But we sort of seemed to hope it would take, you know, 20 years for that to actually happen. And now it seems to me that we're just trying to get back to where we keep personal consumption at 70, 71 percent, where it is now, but rather than fund it by, you know, other countries by buying bonds the -- just the Fed buys them. Now, shouldn't we try to make -- shouldn't we try to get to a path towards something like what you said rather than constantly trying to push us -- push ourselves back to where we were in 2006 and 2007?
MALLABY: Lord, make us virtuous but not yet.
FISHER: Yeah. I guess -- I think my comment was really aimed at pointing out that I think we are on that adjustment path -- that consumption will come down as a share of GDP. I think household savings is going to stay in this neighborhood and that will be a good thing for global rebalancing.
But therefore, consumption will not be the force that gets us above trend growth. So I was doing sort of a bit of algebra on the components of GDP in saying, gee, I think we're going to get savings in 6 to 10 (percent) neighborhood for a few years here. I think that's a good thing too but I'm not making a normative comment on it. But therefore, I don't see how consumption is likely to be the driver of above-trend growth, with a world outlook not very different from Desmond's. I don't think exports are going to be the driver of above-trend growth. They may give us a little kick.
Government spending isn't going to be the driver of above-trend growth because it's hit its maximum velocity and slows down from here. Therefore, I -- (inaudible) -- the postulates, it's been the (sixth ?) investment, and maybe it will and maybe it won't. So I don't know -- I mean, so I'm agreeing with you, but therefore, where does the above-trend growth come from?
LACHMAN: But, you know, I think the question you raised is really a very important question, you know, in the sense that the world right now is characterized by a number of countries that have got themselves in deep problems in terms of deficits.
I'm not just thinking of the United States but I'm thinking of Japan. I'm thinking of Italy. I'm thinking of Spain. I'm thinking of the United Kingdom. And this poses a real problem for the global economy because if those deficit or saving-deficient economies try to increase their saving from a global point of view, what has to happen is the surplus countries -- the Germanies and the Chinas of the world -- have to reduce their savings in one way or another, you know, and I think that that is really a major challenge for the global economy is that the Germans are wont to lecture the United States in terms of United States has to be more responsible on the budget side and increase saving and all the rest, but they show no inclination to move in the other way, nor do the Chinese.
So, you know, you've really got a problem in terms of these kind of -- all I'm saying is that I don't think that the United States can solve this sort of problem by itself. What you need to do is you need to have global coordination of policies, and my observation -- but I'm looking at it from the outside -- every time I look at a G-20 meeting or the like, you know, you just find that there's no risk activity on the side of the surplus countries to really make this adjustment possible.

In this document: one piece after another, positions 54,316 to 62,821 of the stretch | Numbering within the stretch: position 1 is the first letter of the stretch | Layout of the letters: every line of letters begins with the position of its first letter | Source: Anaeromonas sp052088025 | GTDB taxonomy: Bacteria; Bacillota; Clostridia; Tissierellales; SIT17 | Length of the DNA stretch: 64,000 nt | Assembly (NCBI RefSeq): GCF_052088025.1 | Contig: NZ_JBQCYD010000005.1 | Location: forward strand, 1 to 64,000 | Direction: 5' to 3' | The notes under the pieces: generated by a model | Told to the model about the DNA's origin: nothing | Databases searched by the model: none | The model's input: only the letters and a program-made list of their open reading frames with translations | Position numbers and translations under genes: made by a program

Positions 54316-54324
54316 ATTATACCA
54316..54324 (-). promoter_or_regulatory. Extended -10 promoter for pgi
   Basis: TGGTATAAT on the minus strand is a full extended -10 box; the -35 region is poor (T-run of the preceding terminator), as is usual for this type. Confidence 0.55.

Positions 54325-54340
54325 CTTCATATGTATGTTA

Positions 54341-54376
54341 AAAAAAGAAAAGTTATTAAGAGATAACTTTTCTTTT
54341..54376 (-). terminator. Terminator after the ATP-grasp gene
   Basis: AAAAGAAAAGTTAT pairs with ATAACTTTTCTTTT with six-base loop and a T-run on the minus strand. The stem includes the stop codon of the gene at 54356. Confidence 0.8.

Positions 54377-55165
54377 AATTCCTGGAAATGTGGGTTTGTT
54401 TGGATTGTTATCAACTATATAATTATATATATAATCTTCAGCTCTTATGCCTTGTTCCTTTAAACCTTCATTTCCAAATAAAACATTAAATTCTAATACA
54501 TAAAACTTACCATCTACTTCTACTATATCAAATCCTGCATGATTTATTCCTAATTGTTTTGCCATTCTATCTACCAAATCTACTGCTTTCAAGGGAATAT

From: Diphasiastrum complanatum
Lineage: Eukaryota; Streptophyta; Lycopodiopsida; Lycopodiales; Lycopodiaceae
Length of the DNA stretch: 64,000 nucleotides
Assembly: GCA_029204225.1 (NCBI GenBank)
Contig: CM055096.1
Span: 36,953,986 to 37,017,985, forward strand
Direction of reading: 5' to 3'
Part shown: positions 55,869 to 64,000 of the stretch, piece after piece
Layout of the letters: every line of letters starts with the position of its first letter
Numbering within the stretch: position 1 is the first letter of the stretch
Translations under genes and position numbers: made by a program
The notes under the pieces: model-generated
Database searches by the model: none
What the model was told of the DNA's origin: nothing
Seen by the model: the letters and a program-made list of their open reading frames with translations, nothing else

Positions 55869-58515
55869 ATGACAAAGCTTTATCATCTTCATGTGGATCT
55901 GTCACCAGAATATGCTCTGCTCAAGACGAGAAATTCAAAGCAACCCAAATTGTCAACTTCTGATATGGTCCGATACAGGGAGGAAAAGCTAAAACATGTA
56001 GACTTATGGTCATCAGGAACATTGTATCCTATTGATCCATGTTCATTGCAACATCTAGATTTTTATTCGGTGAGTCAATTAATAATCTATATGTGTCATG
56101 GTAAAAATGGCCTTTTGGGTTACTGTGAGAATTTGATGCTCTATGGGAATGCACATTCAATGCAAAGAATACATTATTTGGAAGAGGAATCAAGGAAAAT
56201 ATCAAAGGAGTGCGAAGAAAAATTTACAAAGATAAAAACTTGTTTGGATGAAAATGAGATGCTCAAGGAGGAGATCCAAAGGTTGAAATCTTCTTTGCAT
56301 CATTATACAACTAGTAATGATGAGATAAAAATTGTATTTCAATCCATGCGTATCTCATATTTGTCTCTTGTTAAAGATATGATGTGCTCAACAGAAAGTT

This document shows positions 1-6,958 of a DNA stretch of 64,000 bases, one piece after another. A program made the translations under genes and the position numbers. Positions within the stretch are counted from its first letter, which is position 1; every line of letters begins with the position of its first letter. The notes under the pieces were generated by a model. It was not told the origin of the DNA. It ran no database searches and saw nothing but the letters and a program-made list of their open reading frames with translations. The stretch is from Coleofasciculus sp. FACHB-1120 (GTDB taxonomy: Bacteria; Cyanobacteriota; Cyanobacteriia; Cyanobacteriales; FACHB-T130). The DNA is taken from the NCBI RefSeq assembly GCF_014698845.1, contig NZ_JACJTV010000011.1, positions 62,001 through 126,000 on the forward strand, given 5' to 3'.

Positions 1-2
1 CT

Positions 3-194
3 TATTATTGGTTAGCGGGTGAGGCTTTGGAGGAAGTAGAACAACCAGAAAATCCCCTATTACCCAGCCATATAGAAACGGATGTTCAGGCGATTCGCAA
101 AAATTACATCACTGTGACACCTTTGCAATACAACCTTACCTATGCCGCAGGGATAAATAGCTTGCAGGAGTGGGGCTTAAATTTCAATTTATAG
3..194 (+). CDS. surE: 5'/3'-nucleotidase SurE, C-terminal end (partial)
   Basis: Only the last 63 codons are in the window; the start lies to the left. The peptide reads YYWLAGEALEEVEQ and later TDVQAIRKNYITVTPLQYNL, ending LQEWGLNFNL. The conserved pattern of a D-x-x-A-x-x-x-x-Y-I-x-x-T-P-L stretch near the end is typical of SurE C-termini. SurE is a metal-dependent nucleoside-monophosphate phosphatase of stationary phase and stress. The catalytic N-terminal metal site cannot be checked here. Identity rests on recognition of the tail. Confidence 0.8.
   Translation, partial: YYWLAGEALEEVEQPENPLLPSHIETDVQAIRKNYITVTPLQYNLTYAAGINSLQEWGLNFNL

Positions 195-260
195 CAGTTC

MALLABY: One last question, maybe over there in the back.
QUESTIONER: (Off mic) -- go back to Peter Fisher's question, which you raised rhetorically, about above-trend growth. I mean, apart from doodads, where does it come from? And some people would say clean energy spending. But without a price of carbon we don't see the investment flow. So what is the prospect for above-trend growth -- what sectors?
MALLABY: Two minutes.
FISHER: (Laughter.) I don't -- I don't know. I'm nervous that businesses with a lot of cash on their balance sheets will be happy to invest but not in the United States. So they may invest here. Median wages haven't been growing very rapidly here. That's bad news if you try to get elected to Congress. It's good news if you're trying to improve the competitiveness of the U.S. economy. So maybe there will be factories built here and investment made here but I'm nervous it'll be outside the U.S. And I don't -- I don't have a sector-by-sector forecast, I'm afraid. I'm a bond guy. (Laughter.)
ORSZAG: I guess I would just quickly say that look, there are still auspicious signs too. It is still the case that even with a slowing of world economic output that exports are growing rapidly, and even if we experience some further slowdown it will continue to grow rapidly. Investment in equipment and software, so that the shorter end of the -- the stuff that depreciates rapidly has been booming so there are trend -- (inaudible) -- but there are a variety of sectors or areas where things -- that things look good.
I agree that the core problem that we face is -- well, there's two really. There's recovering from this -- and they're related but they are distinct -- recovering from the severe shock that we lived through where private-sector borrowing imploded -- one dynamic in the U.S. And the second is, even without that, we needed to shift from consumption-led to other-component-led growth and it's very difficult to pull off both transitions simultaneously, which is kind of, sort of what we're trying to do.
MALLABY: Thank you very much, Desmond, Peter, and Peter. (Applause.)